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How to Handle Single Parenthood: Tips for Solo Parents

Jason Jacana is a general practitioner in all fields in life: Jack of all trades and king of some.

There are many reasons why a parent may find oneself in the single parenting situation, like the death of a spouse, divorce, or pregnancy out of wedlock. Sometimes one parent (whether married or unmarried) is unwilling and his/her responsibility in respect of the children, therefore, give up. This leaves the other parent with full responsibility for raising the children. Whatever the reason may be, single parents need to handle numerous challenges which can often lead to psychological and emotional consequences. These are all situations that need to be dealt with… to the best of the single parent's ability.


The challenges

Lack of finances

The single-parent household often bears the brunt of the financial burden. There is only a single income and in the case of maintenance, they may receive as little as 10% required per month. The other 90% struggle and have to make all sorts of plans to keep the pot boiling properly. It often involves a second occupation that naturally encroaches on time and family life. Adjustments need to be made to beat the budget. The children may have to give up extra dance classes or sports coaching because there is not enough money available for it. Particularly in households where the is not just one child, it becomes challenging to provide for everyone's needs. It leads to stress and passes on additional pressure on everyone, it also affects the children's emotional well-being.

Mental overcharge

As a single parent, you are responsible for the requirements of your child every hour of the day. There is no one else to take over or ease your tasks. It's also not necessarily tangible goods - it's often the things one cannot see that take the most out of us. Therefore, it is important to have structures in place to help you with this. Don't overlook the fact that you do not consistently have to do everything alone, you can ask for assistance!

Your child is just another child…

It sounds strange, but what it means is that it often happens that the single parent discusses all of their issues with the child, or relies on the child emotionally. Remember that your child is not an adult and does not have the emotional or mental capacity to assist you with this. This puts unnecessary pressure on the child which can make him feel guilty, lead to overprotection of the parent who is present and can often also cause feelings of anger or hatred towards the parent that is not there. Hence, emotionally very unhealthy!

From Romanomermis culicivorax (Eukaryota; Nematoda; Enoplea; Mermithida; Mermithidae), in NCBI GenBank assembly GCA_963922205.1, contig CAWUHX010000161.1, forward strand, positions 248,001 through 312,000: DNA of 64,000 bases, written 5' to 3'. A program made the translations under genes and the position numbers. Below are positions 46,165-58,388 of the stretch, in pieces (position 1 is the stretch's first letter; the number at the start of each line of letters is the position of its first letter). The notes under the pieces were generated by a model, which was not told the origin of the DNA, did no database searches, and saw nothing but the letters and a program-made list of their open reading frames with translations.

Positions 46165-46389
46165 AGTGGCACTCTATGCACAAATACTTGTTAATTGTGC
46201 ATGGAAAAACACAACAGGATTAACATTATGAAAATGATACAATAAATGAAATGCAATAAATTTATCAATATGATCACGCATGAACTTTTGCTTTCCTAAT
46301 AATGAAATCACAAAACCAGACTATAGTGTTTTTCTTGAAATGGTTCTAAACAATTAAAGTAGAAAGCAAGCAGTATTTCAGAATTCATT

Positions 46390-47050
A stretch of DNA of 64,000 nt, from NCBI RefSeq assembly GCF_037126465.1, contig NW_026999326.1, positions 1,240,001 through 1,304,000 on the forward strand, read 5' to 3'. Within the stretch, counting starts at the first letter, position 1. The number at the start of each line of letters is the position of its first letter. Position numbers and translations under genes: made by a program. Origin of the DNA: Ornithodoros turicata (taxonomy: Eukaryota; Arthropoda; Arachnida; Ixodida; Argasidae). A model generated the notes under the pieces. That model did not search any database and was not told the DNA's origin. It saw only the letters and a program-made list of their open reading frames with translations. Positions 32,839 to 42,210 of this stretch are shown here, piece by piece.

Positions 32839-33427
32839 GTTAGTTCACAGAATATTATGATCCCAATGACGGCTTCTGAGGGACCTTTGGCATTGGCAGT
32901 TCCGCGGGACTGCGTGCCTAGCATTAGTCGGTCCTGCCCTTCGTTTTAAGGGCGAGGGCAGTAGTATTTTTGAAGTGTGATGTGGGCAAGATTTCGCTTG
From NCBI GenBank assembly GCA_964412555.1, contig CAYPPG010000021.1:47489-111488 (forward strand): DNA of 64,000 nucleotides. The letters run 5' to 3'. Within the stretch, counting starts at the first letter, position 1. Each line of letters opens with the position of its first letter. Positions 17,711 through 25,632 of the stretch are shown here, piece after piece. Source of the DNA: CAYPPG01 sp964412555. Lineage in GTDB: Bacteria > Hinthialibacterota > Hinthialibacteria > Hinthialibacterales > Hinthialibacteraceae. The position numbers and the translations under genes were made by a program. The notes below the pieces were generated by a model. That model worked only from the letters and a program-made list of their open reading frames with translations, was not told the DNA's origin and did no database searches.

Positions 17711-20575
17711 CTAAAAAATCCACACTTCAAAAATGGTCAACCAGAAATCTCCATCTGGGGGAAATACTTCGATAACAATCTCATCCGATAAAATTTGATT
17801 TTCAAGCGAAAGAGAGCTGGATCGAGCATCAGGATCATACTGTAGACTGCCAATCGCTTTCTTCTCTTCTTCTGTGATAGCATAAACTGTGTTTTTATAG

School performance affected

A single parent is often so overwhelmed that they struggle to get through everything, may miss important school opportunities and are not there to help the children with their homework. This lack of time and guidance can lead to poor performance, which in turn can lead to feelings of guilt and low self-esteem. Research also discovered that children who grow up without a father figure in their lives may perform worse sometimes.

Low self-esteem and behavioural traits

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Children in single-parent households do not always get the attention and advice they may need and this can hamper their emotional and psychological development. That's why it's important to make time for your child and give recognition to all of their achievements, big or small and not just for achievements at school, but in all areas, even something as small as washing the dishes and other household choirs.

Some children feel lonely and become socially dull and therefore do not mix enough with their peers. They experience feelings of sadness, anxiety and anger. They may also feel that their parents do not love them and that they are not worth the love anyway.


After all, it's not just all negative

Research has shown that children over the age of 12 in single-parent households do not experience any significant adverse effects on educational, psychological or social development. Still, it depends a lot on personality and of course, the way parenting is handled. The children often act more responsibly and independently and often have to step in and take over the household chores. A strong bond also develops between the children and the parent - precisely because they are dependent on each other and need to support each other.

When family, such as grandparents or uncles and aunts are involved, it also leads to stronger family ties.

Tips for the single parent